Six military-grade Grad rockets targeted Mitiga International Airport on Wednesday, according to the GNA.
Mohammed Gnunu, the spokesman for government forces, labeled the attack as a "flagrant threat" to the safety of air traffic, and condemned it as a "new violation" of the ceasefire, Presstv Reported.
The airport had only reopened early last week following a truce in nine months of fighting for control of the capital with forces loyal to renegade General Khalifa Haftar.
The attack comes just a few days after a summit on the Libyan crisis was held in the German capital of Berlin at weekend, which saw the formation of a military commission that is supposed to define ways of consolidating a cessation of hostilities.
Since 2014, Libya has been divided between two rival camps — the Tripoli-based GNA led by Libyan Prime Minister Fayez al-Sarraj and a camp supported militarily by Haftar’s militias in the eastern city of Tobruk.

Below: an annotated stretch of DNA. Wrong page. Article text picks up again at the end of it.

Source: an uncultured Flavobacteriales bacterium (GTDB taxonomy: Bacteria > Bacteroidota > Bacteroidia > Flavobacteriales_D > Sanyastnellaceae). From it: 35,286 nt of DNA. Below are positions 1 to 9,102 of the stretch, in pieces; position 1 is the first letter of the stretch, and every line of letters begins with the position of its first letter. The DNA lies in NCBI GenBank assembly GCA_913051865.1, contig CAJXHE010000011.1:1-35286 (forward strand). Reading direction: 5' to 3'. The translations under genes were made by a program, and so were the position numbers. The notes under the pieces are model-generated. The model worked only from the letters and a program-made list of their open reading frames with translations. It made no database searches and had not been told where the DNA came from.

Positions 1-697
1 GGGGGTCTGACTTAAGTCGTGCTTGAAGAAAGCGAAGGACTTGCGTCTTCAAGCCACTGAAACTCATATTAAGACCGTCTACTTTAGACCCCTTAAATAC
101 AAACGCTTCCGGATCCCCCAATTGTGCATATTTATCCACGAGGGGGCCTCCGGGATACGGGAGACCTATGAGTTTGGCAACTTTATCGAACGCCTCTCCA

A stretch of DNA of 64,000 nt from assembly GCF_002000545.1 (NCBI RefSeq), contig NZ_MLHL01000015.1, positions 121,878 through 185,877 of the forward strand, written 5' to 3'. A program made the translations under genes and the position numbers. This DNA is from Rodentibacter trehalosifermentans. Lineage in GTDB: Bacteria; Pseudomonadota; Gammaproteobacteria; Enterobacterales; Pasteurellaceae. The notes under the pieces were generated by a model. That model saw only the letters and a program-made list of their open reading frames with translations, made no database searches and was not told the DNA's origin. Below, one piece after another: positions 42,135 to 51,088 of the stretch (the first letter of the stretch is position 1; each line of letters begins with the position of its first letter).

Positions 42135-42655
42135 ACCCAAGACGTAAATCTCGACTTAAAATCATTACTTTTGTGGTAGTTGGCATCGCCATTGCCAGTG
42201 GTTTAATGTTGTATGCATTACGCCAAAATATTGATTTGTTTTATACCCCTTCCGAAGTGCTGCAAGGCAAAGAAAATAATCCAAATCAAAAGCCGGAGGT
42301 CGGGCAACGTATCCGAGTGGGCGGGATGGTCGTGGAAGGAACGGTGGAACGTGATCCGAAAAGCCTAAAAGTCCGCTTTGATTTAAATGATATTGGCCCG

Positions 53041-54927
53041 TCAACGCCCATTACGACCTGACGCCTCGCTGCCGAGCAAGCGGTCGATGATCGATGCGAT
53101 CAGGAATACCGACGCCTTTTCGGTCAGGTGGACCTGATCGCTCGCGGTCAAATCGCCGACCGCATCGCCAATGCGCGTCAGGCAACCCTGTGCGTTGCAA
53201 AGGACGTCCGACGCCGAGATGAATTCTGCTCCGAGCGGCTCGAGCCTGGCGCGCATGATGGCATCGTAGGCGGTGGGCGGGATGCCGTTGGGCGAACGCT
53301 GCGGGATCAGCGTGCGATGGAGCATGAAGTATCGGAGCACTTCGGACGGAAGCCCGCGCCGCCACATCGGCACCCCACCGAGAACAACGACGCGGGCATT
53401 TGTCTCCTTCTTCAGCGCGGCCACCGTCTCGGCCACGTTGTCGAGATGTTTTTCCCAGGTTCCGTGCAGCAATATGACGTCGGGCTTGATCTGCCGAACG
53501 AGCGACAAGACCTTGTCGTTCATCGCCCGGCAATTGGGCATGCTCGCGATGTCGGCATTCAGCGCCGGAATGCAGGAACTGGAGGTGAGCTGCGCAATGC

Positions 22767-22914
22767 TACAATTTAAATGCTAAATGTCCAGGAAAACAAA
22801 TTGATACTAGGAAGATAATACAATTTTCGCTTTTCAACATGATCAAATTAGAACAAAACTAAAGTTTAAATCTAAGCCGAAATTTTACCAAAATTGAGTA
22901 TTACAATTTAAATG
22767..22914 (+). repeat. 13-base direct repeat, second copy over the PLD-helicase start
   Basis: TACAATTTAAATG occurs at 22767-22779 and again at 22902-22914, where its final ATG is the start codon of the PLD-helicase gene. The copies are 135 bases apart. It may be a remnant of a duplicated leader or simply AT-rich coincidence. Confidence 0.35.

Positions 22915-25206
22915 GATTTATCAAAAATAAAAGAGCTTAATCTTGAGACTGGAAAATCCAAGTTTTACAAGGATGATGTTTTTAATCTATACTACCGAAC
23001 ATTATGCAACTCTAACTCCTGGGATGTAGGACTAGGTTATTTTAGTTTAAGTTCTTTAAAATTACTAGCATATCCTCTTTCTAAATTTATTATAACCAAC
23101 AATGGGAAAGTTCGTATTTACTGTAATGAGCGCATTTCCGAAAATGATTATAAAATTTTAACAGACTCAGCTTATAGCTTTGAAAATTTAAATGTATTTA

Haftar, who is mainly backed by Saudi Arabia and the United Arab Emirates, launched an offensive in April to capture Tripoli and unseat the UN-recognized government; however, his forces have been bogged down near the capital.
After months of combat, which has killed more than 2,000 people, a ceasefire was agreed to take effect on January 12 but was soon ignored.
On Sunday, leaders from Turkey, Russia, Egypt, France, Italy, Britain and the United States, as well as Sarraj and Haftar, attended the UN-backed summit in Berlin to help establish a “permanent” ceasefire between the warring sides.
The final communiqué of the day-long summit urged all the parties concerned in the persisting conflict “to redouble their efforts for a sustained suspension of hostilities, de-escalation and a permanent ceasefire.”
The oil-rich country plunged into chaos in 2011, when a popular uprising and a NATO intervention led to the ouster of long-time dictator Muammar Gaddafi and his execution by unruly fighters.